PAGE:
Plot: A widowed farmer, with a brave but brutal military past, decides not to join up when the British arrive in 1776. However, when his son enlists and is later captured by the enemy, the former soldier must abandon his new-found pacifist principles in order to rescue his oldest child, and forms a regiment of Carolina patriots, whose guerrilla tactics prove pivotal to the US war effort.
I feel like The Patriot starring Mel Gibson doesn’t get talked about much these days which is a shame as it’s one of Roland Emmerich’s best films; he is known for big budget disaster pictures but it’s easy to forget he made R-Rated fare like this and Universal Soldier.
Set during the American Revolution The Patriot is a fictional tale but certain characters are an amalgam of real people from that period making it feel like it could have happened.
I remember seeing this on the big screen back in 2000 and I’ll never forget how awesome the surround sound was; even in my old home theatre (which I don’t have anymore as I live in an apartment) the sound was incredible. The one scene which stood out was when Benjamin (Mel Gibson) goes after the British when the fiendish Col. William Tavington (Jason Isaacs) murders his son in cold blood. Benjamin and is two young sons follow them into the woods and take them out and the sound really creates the sense of panic the soldiers must have felt.
The Patriot doesn’t flinch away from the horrors of war and has some graphic moments of violence; the scene where the soldier loses his head from a cannonball had us all gasping in the cinema then towards the end when the other soldiers get their legs blown off is also a shocker. Benjamin hacking away at the British soldiers with his tomahawk when he unleashes his inner rage is brutally satisfying.
I love the scene earlier on when Benjamin has been trying to build a rocking chair but it falls apart so he loses his temper and throws it against the wall. Not only is it something we can all relate to but it also shows how much he is keeping his anger in.
The extended cut is only 8 minutes longer but several scenes are modified and you may have seen several as deleted scenes on the DVD. It’s mostly character moments like Heath Ledger’s Gabriel talking about Independence with his father and then his scene where he is touring the town is longer; he then returns to tell Benjamin the news that Harry Burwell is recruiting.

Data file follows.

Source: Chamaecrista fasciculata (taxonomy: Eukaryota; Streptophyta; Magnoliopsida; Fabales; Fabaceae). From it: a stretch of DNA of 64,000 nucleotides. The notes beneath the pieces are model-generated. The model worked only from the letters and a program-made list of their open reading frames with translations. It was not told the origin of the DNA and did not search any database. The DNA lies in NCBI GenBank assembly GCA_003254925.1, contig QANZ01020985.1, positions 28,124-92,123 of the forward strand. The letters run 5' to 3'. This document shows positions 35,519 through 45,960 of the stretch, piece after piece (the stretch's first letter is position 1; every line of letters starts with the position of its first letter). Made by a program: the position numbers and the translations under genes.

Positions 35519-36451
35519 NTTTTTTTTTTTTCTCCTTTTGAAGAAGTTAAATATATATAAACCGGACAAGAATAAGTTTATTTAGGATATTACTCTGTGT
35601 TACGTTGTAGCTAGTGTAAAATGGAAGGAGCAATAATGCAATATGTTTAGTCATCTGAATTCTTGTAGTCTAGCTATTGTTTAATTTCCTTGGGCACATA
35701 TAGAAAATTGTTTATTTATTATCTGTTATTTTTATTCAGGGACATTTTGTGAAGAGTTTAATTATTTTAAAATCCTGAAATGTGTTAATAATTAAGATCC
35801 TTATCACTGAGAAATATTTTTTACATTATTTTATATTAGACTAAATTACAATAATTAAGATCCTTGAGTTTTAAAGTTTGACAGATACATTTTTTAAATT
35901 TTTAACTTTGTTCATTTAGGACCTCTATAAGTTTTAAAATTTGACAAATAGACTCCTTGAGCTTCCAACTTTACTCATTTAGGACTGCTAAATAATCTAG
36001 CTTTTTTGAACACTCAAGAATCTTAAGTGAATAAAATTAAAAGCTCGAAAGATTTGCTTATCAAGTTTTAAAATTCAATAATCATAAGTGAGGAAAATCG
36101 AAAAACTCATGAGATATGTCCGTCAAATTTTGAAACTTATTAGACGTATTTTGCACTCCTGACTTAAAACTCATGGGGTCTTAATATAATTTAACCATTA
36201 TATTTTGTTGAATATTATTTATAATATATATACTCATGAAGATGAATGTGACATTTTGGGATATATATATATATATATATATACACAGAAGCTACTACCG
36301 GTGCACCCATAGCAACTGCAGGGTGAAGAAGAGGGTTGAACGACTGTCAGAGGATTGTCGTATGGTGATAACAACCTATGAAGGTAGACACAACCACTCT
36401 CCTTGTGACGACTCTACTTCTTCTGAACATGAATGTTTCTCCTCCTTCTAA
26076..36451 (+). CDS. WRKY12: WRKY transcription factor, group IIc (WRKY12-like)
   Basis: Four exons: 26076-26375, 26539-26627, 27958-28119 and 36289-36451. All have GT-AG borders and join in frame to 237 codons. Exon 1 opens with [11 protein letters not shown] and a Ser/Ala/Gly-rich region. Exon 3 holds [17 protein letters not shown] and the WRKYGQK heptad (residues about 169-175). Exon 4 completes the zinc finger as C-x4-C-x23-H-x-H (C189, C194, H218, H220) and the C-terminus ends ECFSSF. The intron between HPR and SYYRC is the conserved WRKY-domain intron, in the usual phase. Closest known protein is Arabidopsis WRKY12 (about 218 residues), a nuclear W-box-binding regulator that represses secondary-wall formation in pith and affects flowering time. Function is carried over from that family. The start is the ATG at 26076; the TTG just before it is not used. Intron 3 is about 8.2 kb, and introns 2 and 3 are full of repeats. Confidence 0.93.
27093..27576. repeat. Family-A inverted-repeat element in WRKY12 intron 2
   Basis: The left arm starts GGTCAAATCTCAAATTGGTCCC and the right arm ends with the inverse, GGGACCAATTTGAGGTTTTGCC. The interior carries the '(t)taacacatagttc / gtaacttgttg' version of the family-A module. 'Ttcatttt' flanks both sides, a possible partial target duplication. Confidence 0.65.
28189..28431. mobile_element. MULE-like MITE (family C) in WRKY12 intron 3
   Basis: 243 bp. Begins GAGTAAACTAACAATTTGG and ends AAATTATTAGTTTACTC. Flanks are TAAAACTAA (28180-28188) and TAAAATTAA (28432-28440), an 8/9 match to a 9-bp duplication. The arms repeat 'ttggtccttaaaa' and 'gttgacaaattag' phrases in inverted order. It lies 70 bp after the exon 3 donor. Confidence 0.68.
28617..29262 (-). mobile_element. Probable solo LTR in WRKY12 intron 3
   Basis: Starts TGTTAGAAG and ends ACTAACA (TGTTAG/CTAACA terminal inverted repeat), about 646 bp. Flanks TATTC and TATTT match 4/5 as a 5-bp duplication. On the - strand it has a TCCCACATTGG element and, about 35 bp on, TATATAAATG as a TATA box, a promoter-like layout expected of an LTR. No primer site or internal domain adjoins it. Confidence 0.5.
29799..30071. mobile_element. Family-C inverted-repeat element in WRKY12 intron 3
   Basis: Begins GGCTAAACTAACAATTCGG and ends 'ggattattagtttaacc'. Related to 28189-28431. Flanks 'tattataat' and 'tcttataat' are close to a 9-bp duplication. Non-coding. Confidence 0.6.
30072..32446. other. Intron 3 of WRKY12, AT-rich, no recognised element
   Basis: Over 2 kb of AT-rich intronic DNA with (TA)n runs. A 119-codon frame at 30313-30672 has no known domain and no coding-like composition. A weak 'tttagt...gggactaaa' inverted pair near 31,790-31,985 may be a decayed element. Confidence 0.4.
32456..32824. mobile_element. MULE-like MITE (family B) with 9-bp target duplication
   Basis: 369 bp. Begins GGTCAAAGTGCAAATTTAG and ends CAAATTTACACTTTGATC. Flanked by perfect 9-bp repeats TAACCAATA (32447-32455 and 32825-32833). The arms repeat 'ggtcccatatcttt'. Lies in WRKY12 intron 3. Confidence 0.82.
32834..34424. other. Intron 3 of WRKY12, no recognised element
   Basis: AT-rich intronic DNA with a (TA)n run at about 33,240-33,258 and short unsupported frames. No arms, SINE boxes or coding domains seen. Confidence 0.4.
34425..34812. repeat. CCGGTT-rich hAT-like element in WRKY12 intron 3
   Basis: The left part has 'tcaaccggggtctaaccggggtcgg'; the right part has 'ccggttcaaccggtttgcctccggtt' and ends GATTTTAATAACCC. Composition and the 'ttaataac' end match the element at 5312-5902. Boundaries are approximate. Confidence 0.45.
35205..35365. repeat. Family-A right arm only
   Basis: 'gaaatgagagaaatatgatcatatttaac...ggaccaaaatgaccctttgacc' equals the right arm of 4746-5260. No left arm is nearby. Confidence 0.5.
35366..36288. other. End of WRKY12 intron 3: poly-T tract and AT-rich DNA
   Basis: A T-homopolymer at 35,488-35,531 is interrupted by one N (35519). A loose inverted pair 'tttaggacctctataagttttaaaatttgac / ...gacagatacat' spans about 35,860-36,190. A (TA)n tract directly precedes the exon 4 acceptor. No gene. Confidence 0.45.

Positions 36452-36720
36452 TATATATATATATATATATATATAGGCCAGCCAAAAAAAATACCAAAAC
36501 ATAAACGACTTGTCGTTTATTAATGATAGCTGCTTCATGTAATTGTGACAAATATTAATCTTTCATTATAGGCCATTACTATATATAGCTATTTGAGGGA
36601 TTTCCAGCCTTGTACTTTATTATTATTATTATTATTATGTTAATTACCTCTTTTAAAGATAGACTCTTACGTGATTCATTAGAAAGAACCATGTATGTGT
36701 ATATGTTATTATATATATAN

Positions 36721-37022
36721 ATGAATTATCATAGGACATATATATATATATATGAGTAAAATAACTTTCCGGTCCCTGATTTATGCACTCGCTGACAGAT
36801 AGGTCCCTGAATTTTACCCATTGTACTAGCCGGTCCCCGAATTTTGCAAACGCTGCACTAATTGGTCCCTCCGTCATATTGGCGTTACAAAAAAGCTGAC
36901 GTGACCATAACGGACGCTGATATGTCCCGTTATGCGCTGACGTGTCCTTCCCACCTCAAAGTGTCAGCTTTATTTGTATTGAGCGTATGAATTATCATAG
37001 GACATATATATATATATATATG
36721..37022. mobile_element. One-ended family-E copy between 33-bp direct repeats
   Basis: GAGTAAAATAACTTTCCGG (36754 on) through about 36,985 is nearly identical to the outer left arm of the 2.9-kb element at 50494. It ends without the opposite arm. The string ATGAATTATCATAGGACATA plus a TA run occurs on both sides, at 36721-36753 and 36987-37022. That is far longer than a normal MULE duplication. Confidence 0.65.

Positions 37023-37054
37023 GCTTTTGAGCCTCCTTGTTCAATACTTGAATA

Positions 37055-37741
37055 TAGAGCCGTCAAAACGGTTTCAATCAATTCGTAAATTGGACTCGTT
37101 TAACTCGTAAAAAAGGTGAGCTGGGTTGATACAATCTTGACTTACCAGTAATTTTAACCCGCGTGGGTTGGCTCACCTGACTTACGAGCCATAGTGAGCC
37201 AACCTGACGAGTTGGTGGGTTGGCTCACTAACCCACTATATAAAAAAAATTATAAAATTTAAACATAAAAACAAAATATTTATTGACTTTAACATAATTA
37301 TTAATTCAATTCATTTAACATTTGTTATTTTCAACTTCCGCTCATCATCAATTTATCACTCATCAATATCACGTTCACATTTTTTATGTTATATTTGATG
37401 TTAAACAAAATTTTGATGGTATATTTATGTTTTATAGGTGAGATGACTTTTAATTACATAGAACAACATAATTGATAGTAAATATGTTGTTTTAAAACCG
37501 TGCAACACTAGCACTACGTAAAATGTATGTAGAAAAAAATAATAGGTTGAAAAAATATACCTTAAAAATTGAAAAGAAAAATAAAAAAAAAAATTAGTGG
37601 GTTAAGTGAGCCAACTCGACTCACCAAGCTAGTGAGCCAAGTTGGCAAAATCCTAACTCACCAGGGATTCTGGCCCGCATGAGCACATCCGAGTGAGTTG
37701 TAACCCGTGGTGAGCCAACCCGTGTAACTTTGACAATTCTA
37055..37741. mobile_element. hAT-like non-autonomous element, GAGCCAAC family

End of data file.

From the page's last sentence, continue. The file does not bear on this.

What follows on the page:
We also see an extra scene where Charlotte Selton (Joely Richardson) is informed that the children have arrived.
The sequence with the horse escaping is a little longer in this version as is when Benjamin and Thomas look over the battle field in front of the house.
The scene with the supposedly dead solider is a new addition as we discover he isn’t dead but unconscious.
One of my favourite little moments is when Tavington is staring at the fireflies and he catches one killing it; he is just born to kill and it’s like he can’t help himself.
There are several other scenes involving Heath Ledger so it’s nice to see him get a beefier role.
Abigale showing Charlotte their new quarters after the attack on the house is another welcome addition giving Charlotte more to do as a character.
There are also some extra scenes featuring Colonel Tavington and General Cornwallis (Tom Wilkinson).
None of these scenes drastically change the movie but it just gives us some more character moments that make everything flow better.
Mel Gibson is fantastic in this and after he loses his sons the grief on his face looks so genuine; I still tear up now when Ledger’s Gabriel gets killed as it’s even more poignant after he passed away.
Jason Isaacs as Tavington is one of the most underappreciated villains in cinema history and even though he is pure pantomime he is so hateful that you want to throw things at the screen. Isaacs is perfect at emanating cold, glacial menace and you want him to get a satisfying comeuppance which he thankfully does.
The supporting cast includes Donal Logue, Chris Cooper, Leon Rippy, Tchéky Karyo, Adam Baldwin and Logan Lerman all of whom are fantastic. Tchéky Karyo is perfectly cast as the flamboyant Jean Villeneuve who becomes one of Benjamin’s closest allies.
This movie may be nearly 3 hours but it never drags with Gibson at his absolute best and Isaacs being gleefully evil.
The battle scenes look fantastic and there is only some digital trickery which is barely noticeable. There is a sense of genuine scale and the finale is rousing stuff. This is helped by John Williams’ stirring, sweeping, heroic score with a memorable main theme which sticks with you long after viewing.
Overall, I love The Patriot even in its theatrical form but the extended cut just gives us some nice character moments that give it more emotional depth. The action is brutal and the battles are huge making this a movie that deserves more love.